Trail Blazers' Damian Lillard admits he's not thinking about tickets when police pull up behind himcloseVideo
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Portland Trail Blazers star Damian Lillard said when he sees a flash red and blue light behind him while he’s driving, he’s not thinking about getting a ticket — and that’s a problem.
Lillard, who grew up in Oakland, Calif., and attended Weber State University, said in an interview with GQ Magazine published Friday he goes back to the advice his mother and grandmother gave him when he was a child – to keep his head down and “stay out of dodge” – and it’s something that he still carries with him to this day.
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“I make hundreds of millions of dollars,” he told GQ. “I’m a professional athlete and all these things, and when I see a cop get behind me, my concern is never the ticket. When people are getting pulled over they’re like, “Man, I’m gonna get a ticket.” I don’t think about the ticket! I think, “I don’t know what’s gonna happen.” I literally think that. And that’s a problem, man. Because I know I’m not the only one.”
Portland Trail Blazers' Damian Lillard, center, joins other demonstrators in Portland, Ore., during a protest against police brutality and racism, sparked by the death of George Floyd, who died May 25 after being restrained by police in Minneapolis. (AP Photo/Craig Mitchelldyer)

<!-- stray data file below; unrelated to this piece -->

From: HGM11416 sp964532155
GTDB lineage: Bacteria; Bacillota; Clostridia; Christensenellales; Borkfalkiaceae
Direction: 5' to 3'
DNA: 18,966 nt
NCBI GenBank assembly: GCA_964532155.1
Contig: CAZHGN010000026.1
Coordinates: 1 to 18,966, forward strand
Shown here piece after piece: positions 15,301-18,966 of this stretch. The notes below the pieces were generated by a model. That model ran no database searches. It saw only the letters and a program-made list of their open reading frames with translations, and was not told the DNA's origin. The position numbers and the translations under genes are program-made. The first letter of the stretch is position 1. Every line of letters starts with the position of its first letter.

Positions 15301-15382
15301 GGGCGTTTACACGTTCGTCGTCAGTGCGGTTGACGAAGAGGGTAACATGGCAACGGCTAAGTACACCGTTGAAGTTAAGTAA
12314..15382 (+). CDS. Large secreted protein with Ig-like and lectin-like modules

He also revealed a story of police in Nevada tearing his new car apart to search for drugs during a traffic stop when he was entering his senior season at Weber State. Lillard said he made clear there were no drugs in the car. And there weren’t.
“They just tore my car apart and then three hours later after being on the side of the road in the desert. It was three squad cars out there, six cops, and they just harassed us, basically. And I didn’t even get a ticket! And I put this on my son’s life, this a true story, man,” he said.
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As far as the defund the police movement goes, Lillard said that the abundant money and resources that go to police departments should be redistributed into black communities.
“Where I grew up, I had to work super hard and go above and beyond — and, you know, one in a million of us make it to the NBA. I just happened to be that one. But so many people gotta fight and fight and fight and fight and go through so much, and the opportunity is not equal,” he told the magazine. “You don’t get the same resources. You don’t get the same amount of opportunity. You don’t get to be in the best school districts. You don’t get the best teachers because the schools aren’t funded the same, so the teachers are working for less.
“I went to a school where teachers were passionate about teaching us and being part of our lives because they cared about our community, which we were fortunate to have. But everybody don’t have that.”
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Lillard and the Trail Blazers are about to hit the road for the NBA’s 22-team restart. He admitted that it will be a battle for him to play in games while there are protests going on across the U.S.